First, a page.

Roman architecture does'nt get much more awe-inspiring than the Pantheon. Erected in the Field of Mars (Campus Martius), just outside the city walls where the Roman army used to train, the Pantheon was the centrepiece of an elaborate monumental theme park which marked Rome’s transition from a city of brick to a city of marble.
The Pantheon’s famous dome, still the largest freestanding dome in the world, and imposing temple colonnade are now among the most recognizable icons of the Eternal City. But they mask a building with a fiendishly complicated history, which even the ancients writing 200 years after the Pantheon’s completion were debating. So what was the Pantheon for? Who built it? And most importantly, what is the story behind one of the most visited temples in the Rome?
Our first clue for this comes from the word Pantheon itself. The ancient Roman aristocracy was practically bilingual in Latin and Greek, and it was from the latter their name from this temple derived. For the Greek word for “all” was pan and the Greek for “gods” was theos. Hence the name and purpose of the Pantheon: as a temple built in honor of all the Roman gods.
A straightforward question with a far from straightforward answer. The original Pantheon was built around 25 BC in the wake of the first emperor Augustus’ victory over his famous rivals Mark Antony and Cleopatra at the Battle of Actium in 31 BC. Not satisfied merely with winning, Augustus wanted to advertise his victory. So he financed an elaborate building project throughout the city paradoxically celebrating both the peace he’d brought and the war he’d fought to secure it.
Entrusted with carrying out this building project was Marcus Agrippa, the emperor’s right-hand man, contemporary, and son-in-law through his marriage to Augustus’ daughter Julia. We don’t know much about what Agrippa’s Pantheon looked like. What we do know is that he hired some of the ancient world’s finest artists, like Diogenes of Athens, to decorate it. And inside stood a statue of Venus whose earrings were made from Cleopatra’s pearls.
Agrippa built several other structures in the Campus Martius, including some public baths (the Baths of Agrippa) and the Basilica of Neptune, which housed artefacts from Augustus’ naval victory at Actium. In fact, look behind the Pantheon today and you can still see the remains of this Basilica of Neptune.
We know this much not just from ancient writers but also from the inscription on the Pantheon’s front. It reads:
(Marcus Agrippa, the son of Lucius, built this during his third consulship.)
But the inscription is misleading. Agrippa’s Pantheon was destroyed in 80 AD in one of Rome’s many great fires. The emperor Domitian (whose father Vespasian built the Colosseum) had it rebuilt, just as he did many other ancient monuments you see in the Roman Forum and historic center today.
Then, in 110 AD, a little over 100 years after the completion of Agrippa’s original Pantheon, the Pantheon burned down again. Everything was reduced to cinders. Everything, that is, apart from Agrippa’s original inscription. It was left to the incumbent emperor Hadrian to rebuild the enormous structure. And Hadrian, being the modest man that he was, decided to incorporate the original inscription, which is the one you see before you today.
We know almost nothing about Agrippa’s original Pantheon. It could have had a dome (the word “Pantheon” meaning “Dome to the Heavens”), but we can’t say for sure. We do know lots, however, about Hadrian’s Pantheon. And one of its most intriguing features is the enormous freestanding dome.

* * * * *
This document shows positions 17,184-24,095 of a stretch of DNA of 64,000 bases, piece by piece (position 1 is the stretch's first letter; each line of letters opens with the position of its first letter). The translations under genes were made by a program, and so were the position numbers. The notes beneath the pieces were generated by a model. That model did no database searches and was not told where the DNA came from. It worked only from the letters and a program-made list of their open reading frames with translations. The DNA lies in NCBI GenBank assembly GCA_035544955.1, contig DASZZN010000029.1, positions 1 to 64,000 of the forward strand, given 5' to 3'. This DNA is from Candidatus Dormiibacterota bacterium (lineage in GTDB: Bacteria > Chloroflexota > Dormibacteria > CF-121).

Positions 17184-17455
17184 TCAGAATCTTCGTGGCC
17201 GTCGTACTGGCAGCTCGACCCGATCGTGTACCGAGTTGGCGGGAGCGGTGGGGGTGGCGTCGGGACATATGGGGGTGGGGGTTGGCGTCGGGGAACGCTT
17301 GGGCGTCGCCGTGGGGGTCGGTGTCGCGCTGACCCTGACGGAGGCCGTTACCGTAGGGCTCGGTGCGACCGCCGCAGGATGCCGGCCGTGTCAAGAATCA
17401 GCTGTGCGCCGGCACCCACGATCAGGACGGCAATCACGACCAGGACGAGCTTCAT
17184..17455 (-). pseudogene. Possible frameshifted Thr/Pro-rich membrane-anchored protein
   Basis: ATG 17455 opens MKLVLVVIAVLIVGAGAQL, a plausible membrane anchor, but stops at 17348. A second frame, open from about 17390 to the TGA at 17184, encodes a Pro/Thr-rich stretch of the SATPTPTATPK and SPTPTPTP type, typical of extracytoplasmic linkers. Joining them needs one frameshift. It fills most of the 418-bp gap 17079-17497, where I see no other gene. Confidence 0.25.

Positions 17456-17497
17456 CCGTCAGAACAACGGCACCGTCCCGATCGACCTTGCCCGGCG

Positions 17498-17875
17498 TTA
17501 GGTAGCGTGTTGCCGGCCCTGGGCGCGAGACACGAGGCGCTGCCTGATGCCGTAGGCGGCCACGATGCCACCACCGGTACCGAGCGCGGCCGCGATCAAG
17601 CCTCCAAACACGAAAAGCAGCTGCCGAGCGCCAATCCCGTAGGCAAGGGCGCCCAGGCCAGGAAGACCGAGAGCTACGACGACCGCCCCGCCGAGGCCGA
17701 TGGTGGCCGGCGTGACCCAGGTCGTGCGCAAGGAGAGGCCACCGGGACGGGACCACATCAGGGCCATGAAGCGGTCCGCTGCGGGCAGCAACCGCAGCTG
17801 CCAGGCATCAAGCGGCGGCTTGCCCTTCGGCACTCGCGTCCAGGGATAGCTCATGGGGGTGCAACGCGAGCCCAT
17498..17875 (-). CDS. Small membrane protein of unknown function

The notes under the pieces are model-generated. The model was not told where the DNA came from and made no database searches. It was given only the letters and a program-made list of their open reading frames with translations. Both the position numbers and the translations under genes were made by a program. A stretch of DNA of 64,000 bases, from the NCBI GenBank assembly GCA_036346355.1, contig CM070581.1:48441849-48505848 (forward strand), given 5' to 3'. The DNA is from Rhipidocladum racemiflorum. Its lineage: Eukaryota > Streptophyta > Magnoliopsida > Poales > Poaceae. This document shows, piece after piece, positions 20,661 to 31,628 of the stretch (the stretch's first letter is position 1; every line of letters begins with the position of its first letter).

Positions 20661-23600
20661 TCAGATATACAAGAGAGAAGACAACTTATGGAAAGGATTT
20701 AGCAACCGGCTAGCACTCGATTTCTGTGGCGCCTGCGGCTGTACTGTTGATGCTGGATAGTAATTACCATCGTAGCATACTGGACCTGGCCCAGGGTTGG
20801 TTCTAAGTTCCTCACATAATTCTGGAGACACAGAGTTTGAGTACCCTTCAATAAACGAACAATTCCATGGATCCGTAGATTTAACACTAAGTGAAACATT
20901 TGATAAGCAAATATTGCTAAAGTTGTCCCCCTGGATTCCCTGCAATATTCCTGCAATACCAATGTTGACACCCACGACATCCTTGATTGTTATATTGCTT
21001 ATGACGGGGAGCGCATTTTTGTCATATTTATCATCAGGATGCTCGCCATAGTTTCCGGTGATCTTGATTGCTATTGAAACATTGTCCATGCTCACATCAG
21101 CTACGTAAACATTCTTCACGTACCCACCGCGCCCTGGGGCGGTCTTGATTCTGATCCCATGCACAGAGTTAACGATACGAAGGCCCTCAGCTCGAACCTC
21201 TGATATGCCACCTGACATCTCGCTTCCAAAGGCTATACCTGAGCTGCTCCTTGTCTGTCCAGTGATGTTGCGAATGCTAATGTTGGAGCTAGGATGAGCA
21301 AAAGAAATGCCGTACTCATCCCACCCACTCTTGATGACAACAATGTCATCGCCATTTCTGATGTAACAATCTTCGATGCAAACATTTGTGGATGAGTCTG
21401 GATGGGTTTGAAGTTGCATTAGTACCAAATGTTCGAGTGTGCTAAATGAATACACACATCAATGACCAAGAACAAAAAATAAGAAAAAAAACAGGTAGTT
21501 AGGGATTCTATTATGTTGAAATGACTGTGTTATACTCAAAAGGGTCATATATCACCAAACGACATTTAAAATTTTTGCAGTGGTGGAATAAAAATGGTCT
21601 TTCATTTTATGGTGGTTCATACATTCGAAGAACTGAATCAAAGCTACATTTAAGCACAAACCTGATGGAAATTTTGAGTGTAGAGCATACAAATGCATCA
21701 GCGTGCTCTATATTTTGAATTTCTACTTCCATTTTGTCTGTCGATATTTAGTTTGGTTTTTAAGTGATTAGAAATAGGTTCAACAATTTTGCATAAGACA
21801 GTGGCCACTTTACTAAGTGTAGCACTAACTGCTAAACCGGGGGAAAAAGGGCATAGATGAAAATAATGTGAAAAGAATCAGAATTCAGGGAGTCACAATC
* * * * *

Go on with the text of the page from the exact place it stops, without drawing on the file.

Weighing 4,535 tons of Roman concrete, the Pantheon’s dome is an architectural marvel. It’s the world’s largest unreinforced concrete dome, supported by eight barrel vaults. Within the structure are arches to take some of the stress of the weight, but these are skilfully hidden behind marble facing.
The Pantheon’s most famous feature is the hole in the center of its domed roof. Admittedly this causes problems when it rains or even snows. But on a beautiful Italian day, standing on the original floor of a 2,000 year old structure and gazing up at the streaming sunlight from the same spot the emperor Hadrian would have held assemblies truly is magical.
For much of the Roman Empire the Pantheon functioned as a pagan temple. Then in 609 AD, the Byzantine emperor Phocas gifted the Pantheon to Pope Boniface IV, who duly converted the pagan temple into a Christian basilica called Santa Maria ad Martyrs. Ironically, being converted into a church saved this pagan monument. Rome’s ancient and medieval population were constantly recycling building materials from ancient structures. Fearing for their souls, however, made them far less inclined to steal from churches.
The Pantheon didn’t escape completely. In 663, the emperor Constans II stripped the Pantheon of its bronze tiles, which he shipped back to Constantinople. But the Pantheon fared better than most monuments of the Roman Empire, as a tour of the Roman Forum makes perfectly clear.
The Pantheon contains the bodies of some of Italy’s Renaissance greats. Raphael, whose Raphael Rooms are one of the Vatican Museums’ most prized attractions, rests eternally within. So too does Baldassare Peruzzi, whose enviable legacy of architecture includes the Villa Farnesina. In 1870, the Pantheon became home to the remains of Italy’s royal family. Two kings rest within, Vittorio Emanuele II and Umberto I. The latter lies alongside his wife, Queen Margherita.
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"Agrippa finished the construction of the building called the Pantheon. It has this name, perhaps because it received among the images which decorated it the statues of many gods, including Mars and Venus; but my own opinion of the name is that, because of its vaulted roof, it resembles the heavens."
- Cassius Dio (Roman historian writing in the 3rd century AD)